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Also known as:
Carpet Installer, Carpet Layer, Commercial Carpet Installer, Residential Carpet Installer, Wall-to-Wall Carpet Installer
Carpet-installing takes precision and a good deal of physical strength and agility. Installers need to be able to handle large, heavy rolls of padding and carpet. They also spend a lot of time kneeling and bending. Their judgment is called upon to evaluate the underlying flooring for imperfections. ...
They need to know how things like traffic flow will affect the new carpet.
Installers must be able to accurately measure and carefully cut the carpets. They must have an eye for aligning seams and patterns.
Job sites can vary dramatically, from ordinary homes to corporate headquarters, but the work environment is usually clean because floor covering tends to be the finishing touch, after the debris from construction is cleared away.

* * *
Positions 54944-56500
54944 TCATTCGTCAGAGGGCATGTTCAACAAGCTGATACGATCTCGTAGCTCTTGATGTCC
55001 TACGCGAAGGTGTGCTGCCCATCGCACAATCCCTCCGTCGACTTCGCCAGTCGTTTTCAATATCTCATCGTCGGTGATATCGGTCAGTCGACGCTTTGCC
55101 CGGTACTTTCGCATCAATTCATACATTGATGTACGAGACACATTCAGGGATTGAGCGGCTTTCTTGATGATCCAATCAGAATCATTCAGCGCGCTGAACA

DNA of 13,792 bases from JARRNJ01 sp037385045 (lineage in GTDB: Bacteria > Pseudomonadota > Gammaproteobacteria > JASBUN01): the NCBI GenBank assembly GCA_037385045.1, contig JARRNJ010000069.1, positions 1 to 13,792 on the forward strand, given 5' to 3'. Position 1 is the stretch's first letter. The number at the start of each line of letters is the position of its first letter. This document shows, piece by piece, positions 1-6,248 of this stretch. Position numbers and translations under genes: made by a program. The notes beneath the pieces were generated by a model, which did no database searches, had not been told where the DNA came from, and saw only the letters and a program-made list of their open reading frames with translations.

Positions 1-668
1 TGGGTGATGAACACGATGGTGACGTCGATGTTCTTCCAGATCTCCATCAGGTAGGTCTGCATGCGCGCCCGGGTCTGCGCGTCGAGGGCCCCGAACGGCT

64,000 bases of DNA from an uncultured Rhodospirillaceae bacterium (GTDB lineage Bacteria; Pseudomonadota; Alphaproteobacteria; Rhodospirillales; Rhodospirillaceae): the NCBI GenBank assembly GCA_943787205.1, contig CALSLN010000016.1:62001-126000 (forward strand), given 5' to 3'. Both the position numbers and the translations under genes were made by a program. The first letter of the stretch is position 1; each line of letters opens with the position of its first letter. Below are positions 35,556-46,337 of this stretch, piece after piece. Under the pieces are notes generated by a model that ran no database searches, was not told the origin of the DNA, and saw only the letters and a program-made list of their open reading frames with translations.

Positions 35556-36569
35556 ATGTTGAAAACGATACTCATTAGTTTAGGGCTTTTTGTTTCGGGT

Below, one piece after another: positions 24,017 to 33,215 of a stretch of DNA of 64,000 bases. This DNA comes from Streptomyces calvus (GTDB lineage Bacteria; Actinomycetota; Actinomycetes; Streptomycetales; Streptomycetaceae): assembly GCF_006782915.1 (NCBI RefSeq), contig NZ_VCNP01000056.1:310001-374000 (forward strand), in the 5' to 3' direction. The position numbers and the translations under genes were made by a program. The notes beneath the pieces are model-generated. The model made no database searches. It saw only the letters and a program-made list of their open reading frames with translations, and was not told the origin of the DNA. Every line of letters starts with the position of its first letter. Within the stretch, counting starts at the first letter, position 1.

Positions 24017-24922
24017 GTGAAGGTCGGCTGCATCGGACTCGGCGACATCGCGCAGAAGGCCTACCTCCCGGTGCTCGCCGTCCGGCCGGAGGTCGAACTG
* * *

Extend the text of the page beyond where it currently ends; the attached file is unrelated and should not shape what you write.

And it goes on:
While most installers are self-employed, there are some opportunities with flooring contractors or floor covering retailers. Floor-installing skills are usually learned on the job, helping an experienced worker. However, there are training programs available. These are usually sponsored by large contractors and by unions. It can take 3 to 4 years to gain the skills needed to approach a challenging project with confidence.
This is a field that tends to be steadier than a lot of construction jobs because carpet-installing is usually indoor work, unaffected by the weather. Also, when new building construction slows down, there is still the need to replace existing carpets. However, new materials that make carpeting more durable could have an impact on that need in the years ahead.
Lay and install carpet from rolls or blocks on floors. Install padding and trim flooring materials.
Critical decision making
Level of responsibilities
Job challenge and pressure to meet deadlines
Dealing and handling conflict
Competition for this position
Communication with others
Work closely with team members, clients etc.
Comfort of the work setting
Exposure to extreme environmental conditions
Exposure to job hazards
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Cut and bind material.
Measure, cut and install tackless strips along the baseboard or wall.
Move furniture from area to be carpeted and remove old carpet and padding.
Nail tack strips around area to be carpeted or use old strips to attach edges of new carpet.
Cut carpet padding to size and install padding, following prescribed method.